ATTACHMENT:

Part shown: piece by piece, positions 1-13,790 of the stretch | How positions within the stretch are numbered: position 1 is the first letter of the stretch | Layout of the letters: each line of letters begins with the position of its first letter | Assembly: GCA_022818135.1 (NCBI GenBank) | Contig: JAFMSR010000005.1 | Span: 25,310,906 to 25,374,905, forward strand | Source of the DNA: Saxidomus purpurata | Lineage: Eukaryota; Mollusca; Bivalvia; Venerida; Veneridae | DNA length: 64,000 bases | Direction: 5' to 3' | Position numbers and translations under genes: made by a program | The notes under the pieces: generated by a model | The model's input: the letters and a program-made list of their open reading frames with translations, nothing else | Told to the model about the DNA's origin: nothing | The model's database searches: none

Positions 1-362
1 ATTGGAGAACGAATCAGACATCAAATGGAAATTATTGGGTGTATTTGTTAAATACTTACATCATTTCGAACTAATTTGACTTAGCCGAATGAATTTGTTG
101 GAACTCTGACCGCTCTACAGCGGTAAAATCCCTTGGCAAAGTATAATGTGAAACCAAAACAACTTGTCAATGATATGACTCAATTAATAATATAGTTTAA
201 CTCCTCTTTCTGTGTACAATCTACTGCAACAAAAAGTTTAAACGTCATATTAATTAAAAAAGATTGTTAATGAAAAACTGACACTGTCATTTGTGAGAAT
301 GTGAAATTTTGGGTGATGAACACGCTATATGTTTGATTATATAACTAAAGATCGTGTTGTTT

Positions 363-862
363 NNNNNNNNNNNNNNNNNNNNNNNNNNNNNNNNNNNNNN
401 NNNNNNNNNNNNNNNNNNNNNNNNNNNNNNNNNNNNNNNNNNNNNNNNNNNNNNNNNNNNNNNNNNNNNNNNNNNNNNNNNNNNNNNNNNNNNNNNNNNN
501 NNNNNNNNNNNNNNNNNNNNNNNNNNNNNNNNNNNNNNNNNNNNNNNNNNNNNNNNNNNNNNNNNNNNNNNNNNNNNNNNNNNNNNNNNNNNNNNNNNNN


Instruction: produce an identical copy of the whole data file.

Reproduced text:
Part shown: piece by piece, positions 1-13,790 of the stretch | How positions within the stretch are numbered: position 1 is the first letter of the stretch | Layout of the letters: each line of letters begins with the position of its first letter | Assembly: GCA_022818135.1 (NCBI GenBank) | Contig: JAFMSR010000005.1 | Span: 25,310,906 to 25,374,905, forward strand | Source of the DNA: Saxidomus purpurata | Lineage: Eukaryota; Mollusca; Bivalvia; Venerida; Veneridae | DNA length: 64,000 bases | Direction: 5' to 3' | Position numbers and translations under genes: made by a program | The notes under the pieces: generated by a model | The model's input: the letters and a program-made list of their open reading frames with translations, nothing else | Told to the model about the DNA's origin: nothing | The model's database searches: none

Positions 1-362
1 ATTGGAGAACGAATCAGACATCAAATGGAAATTATTGGGTGTATTTGTTAAATACTTACATCATTTCGAACTAATTTGACTTAGCCGAATGAATTTGTTG
101 GAACTCTGACCGCTCTACAGCGGTAAAATCCCTTGGCAAAGTATAATGTGAAACCAAAACAACTTGTCAATGATATGACTCAATTAATAATATAGTTTAA
201 CTCCTCTTTCTGTGTACAATCTACTGCAACAAAAAGTTTAAACGTCATATTAATTAAAAAAGATTGTTAATGAAAAACTGACACTGTCATTTGTGAGAAT
301 GTGAAATTTTGGGTGATGAACACGCTATATGTTTGATTATATAACTAAAGATCGTGTTGTTT

Positions 363-862
363 NNNNNNNNNNNNNNNNNNNNNNNNNNNNNNNNNNNNNN
401 NNNNNNNNNNNNNNNNNNNNNNNNNNNNNNNNNNNNNNNNNNNNNNNNNNNNNNNNNNNNNNNNNNNNNNNNNNNNNNNNNNNNNNNNNNNNNNNNNNNN
501 NNNNNNNNNNNNNNNNNNNNNNNNNNNNNNNNNNNNNNNNNNNNNNNNNNNNNNNNNNNNNNNNNNNNNNNNNNNNNNNNNNNNNNNNNNNNNNNNNNNN